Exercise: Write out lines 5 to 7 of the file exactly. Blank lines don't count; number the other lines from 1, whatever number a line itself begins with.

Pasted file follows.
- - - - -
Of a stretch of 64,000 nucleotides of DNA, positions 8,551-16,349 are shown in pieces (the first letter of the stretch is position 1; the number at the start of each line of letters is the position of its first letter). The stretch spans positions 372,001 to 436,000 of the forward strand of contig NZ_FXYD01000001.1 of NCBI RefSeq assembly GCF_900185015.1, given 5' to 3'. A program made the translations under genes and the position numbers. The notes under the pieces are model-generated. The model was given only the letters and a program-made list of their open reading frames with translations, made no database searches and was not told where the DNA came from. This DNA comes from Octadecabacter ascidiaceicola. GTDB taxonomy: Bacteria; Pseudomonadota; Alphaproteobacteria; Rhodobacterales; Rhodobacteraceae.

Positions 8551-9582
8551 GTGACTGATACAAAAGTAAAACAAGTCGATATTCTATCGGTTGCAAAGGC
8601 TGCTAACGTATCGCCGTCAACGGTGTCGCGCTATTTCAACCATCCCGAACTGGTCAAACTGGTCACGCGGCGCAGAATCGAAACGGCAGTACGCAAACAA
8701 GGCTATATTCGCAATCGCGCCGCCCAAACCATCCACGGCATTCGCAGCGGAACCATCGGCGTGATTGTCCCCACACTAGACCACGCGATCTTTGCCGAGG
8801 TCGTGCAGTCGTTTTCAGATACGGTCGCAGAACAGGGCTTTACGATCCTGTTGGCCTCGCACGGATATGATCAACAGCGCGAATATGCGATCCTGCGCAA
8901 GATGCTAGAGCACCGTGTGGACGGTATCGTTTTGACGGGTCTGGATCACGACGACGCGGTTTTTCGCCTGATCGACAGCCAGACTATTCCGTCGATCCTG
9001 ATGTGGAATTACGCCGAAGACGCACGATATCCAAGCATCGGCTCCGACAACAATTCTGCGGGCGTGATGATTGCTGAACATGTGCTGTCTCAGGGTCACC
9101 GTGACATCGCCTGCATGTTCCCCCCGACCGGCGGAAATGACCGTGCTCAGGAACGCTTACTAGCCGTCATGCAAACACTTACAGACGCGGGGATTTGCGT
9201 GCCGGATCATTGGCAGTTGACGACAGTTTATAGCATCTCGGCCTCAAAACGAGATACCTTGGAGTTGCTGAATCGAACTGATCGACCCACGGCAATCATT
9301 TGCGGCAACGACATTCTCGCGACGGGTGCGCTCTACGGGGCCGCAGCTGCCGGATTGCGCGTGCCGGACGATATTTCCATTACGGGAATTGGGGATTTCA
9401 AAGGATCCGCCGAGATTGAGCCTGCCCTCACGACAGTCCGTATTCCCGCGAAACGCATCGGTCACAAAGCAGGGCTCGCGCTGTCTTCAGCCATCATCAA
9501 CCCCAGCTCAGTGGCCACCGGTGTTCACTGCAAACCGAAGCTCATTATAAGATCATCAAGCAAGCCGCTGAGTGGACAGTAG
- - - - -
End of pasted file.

8701 GGCTATATTCGCAATCGCGCCGCCCAAACCATCCACGGCATTCGCAGCGGAACCATCGGCGTGATTGTCCCCACACTAGACCACGCGATCTTTGCCGAGG
8801 TCGTGCAGTCGTTTTCAGATACGGTCGCAGAACAGGGCTTTACGATCCTGTTGGCCTCGCACGGATATGATCAACAGCGCGAATATGCGATCCTGCGCAA
8901 GATGCTAGAGCACCGTGTGGACGGTATCGTTTTGACGGGTCTGGATCACGACGACGCGGTTTTTCGCCTGATCGACAGCCAGACTATTCCGTCGATCCTG